Current through 2020 NY Laws Chapters 1-56 and 58-168
Section 451 - Continuing jurisdiction1. Except as provided in article five-B of this act, the court has continuing jurisdiction over any support proceeding brought under this article until its judgment is completely satisfied and may modify, set aside or vacate any order issued in the course of the proceeding, provided, however, that the modification, set aside or vacatur shall not reduce or annul child support arrears accrued prior to the making of an application pursuant to this section. The court shall not reduce or annul any other arrears unless the defaulting party shows good cause for failure to make application for relief from the judgment or order directing payment prior to the accrual of the arrears, in which case the facts and circumstances constituting such good cause shall be set forth in a written memorandum of decision. A modification may increase support payments nunc pro tunc as of the date of the initial application for support based on newly discovered evidence. Any retroactive amount of support due shall be paid and be enforceable as provided in section four hundred forty of this article. Upon an application to set aside or vacate an order of support, no hearing shall be required unless such application shall be supported by affidavit and other evidentiary material sufficient to establish a prima facie case for the relief requested.2. A proceeding to modify an order of support shall be commenced by the filing of a petition which shall allege facts sufficient to meet one or more of the grounds enumerated in subdivision three of this section.3.(a) The court may modify an order of child support, including an order incorporating without merging an agreement or stipulation of the parties, upon a showing of a substantial change in circumstances. Incarceration shall not be considered voluntary unemployment and shall not be a bar to finding a substantial change in circumstances provided such incarceration is not the result of non-payment of a child support order, or an offense against the custodial parent or child who is the subject of the order or judgment. (b) In addition, unless the parties have specifically opted out of the following provisions in a validly executed agreement or stipulation entered into between the parties, the court may modify an order of child support where: (i) three years have passed since the order was entered, last modified or adjusted; or(ii) there has been a change in either party's gross income by fifteen percent or more since the order was entered, last modified, or adjusted.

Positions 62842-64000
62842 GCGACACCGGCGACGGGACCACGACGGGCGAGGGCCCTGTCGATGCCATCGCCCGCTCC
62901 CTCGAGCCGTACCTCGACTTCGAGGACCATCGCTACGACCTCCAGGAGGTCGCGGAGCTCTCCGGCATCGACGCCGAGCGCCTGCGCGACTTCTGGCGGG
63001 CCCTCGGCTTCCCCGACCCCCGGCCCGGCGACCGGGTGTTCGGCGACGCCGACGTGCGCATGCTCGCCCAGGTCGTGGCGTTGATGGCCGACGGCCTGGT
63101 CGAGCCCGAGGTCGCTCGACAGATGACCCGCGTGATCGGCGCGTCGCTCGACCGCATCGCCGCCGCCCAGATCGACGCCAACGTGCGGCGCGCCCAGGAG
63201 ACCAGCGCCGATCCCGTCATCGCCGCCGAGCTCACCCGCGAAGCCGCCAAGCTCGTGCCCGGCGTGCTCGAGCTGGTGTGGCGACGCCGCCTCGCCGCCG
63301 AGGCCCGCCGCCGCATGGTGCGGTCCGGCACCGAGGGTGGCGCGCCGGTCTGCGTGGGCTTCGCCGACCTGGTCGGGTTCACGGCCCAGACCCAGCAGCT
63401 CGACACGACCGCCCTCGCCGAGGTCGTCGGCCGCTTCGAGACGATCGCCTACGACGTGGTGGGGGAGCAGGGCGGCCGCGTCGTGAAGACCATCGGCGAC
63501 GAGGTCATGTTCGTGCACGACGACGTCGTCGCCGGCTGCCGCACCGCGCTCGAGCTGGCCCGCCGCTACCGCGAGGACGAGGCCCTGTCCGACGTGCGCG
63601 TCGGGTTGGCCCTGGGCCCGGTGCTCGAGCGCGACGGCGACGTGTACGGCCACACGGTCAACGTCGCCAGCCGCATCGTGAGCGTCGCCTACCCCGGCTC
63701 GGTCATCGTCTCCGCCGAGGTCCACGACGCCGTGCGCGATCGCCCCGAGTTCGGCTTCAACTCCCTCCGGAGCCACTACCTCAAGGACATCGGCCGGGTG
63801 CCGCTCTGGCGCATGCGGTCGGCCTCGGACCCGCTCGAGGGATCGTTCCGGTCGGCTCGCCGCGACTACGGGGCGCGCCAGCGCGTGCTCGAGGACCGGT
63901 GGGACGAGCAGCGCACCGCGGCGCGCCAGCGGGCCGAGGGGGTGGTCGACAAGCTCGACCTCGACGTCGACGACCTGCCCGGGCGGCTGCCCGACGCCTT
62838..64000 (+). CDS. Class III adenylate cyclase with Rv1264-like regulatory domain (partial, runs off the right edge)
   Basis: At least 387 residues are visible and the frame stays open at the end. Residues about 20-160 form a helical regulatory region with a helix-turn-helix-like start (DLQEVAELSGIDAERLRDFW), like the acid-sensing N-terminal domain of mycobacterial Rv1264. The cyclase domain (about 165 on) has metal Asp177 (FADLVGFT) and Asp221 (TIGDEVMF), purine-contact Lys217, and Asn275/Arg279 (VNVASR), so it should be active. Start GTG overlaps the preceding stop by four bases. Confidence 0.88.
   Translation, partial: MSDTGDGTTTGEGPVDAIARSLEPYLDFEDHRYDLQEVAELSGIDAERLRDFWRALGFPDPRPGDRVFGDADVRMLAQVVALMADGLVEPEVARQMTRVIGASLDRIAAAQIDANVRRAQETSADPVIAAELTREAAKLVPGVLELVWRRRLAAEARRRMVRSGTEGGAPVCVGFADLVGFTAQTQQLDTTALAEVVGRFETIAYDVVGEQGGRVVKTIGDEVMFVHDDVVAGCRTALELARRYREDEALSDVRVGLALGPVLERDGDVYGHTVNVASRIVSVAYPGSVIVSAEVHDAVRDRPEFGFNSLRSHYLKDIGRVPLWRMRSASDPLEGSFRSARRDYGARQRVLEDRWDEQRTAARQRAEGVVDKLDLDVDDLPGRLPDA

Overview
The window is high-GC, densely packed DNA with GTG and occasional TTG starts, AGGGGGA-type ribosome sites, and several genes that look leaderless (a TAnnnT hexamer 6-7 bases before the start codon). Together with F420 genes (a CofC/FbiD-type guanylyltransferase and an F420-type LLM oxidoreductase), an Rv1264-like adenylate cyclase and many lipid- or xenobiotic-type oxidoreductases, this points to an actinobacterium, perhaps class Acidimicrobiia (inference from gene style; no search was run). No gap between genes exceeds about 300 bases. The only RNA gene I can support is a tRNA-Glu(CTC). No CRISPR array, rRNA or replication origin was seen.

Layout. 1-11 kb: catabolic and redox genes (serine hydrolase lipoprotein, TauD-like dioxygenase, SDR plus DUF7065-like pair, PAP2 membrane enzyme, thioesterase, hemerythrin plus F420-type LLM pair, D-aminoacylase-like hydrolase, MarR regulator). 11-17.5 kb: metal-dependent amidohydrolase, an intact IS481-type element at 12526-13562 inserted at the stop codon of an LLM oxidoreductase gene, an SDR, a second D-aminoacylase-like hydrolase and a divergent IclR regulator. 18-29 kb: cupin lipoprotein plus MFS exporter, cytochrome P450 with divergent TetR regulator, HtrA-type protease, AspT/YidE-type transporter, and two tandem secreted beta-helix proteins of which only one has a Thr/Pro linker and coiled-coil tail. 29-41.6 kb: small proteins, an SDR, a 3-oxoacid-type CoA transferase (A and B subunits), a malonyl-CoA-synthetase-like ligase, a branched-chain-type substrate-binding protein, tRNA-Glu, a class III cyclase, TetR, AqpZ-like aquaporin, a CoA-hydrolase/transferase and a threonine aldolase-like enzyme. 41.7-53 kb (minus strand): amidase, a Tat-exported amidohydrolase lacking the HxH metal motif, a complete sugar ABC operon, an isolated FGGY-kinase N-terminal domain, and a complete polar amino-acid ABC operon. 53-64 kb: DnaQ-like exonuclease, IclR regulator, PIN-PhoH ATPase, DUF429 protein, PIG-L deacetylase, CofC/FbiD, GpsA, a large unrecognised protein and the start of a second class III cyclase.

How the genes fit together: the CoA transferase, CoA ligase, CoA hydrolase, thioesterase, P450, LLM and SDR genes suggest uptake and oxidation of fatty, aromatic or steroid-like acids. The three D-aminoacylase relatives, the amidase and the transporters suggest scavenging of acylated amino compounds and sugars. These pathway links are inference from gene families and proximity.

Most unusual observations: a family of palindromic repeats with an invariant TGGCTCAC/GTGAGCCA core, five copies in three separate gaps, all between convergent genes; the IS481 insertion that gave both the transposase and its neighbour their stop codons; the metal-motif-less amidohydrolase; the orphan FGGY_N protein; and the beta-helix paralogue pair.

A reduction in income shall not be considered as a ground for modification unless it was involuntary and the party has made diligent attempts to secure employment commensurate with his or her education, ability, and experience.
N.Y. Family Court Law § 451Amended by New York Laws 2019, ch. 313,Sec. 3, eff. 9/13/2019.Amended by New York Laws 2014, ch. 373,Sec. 1, eff. 12/22/2014.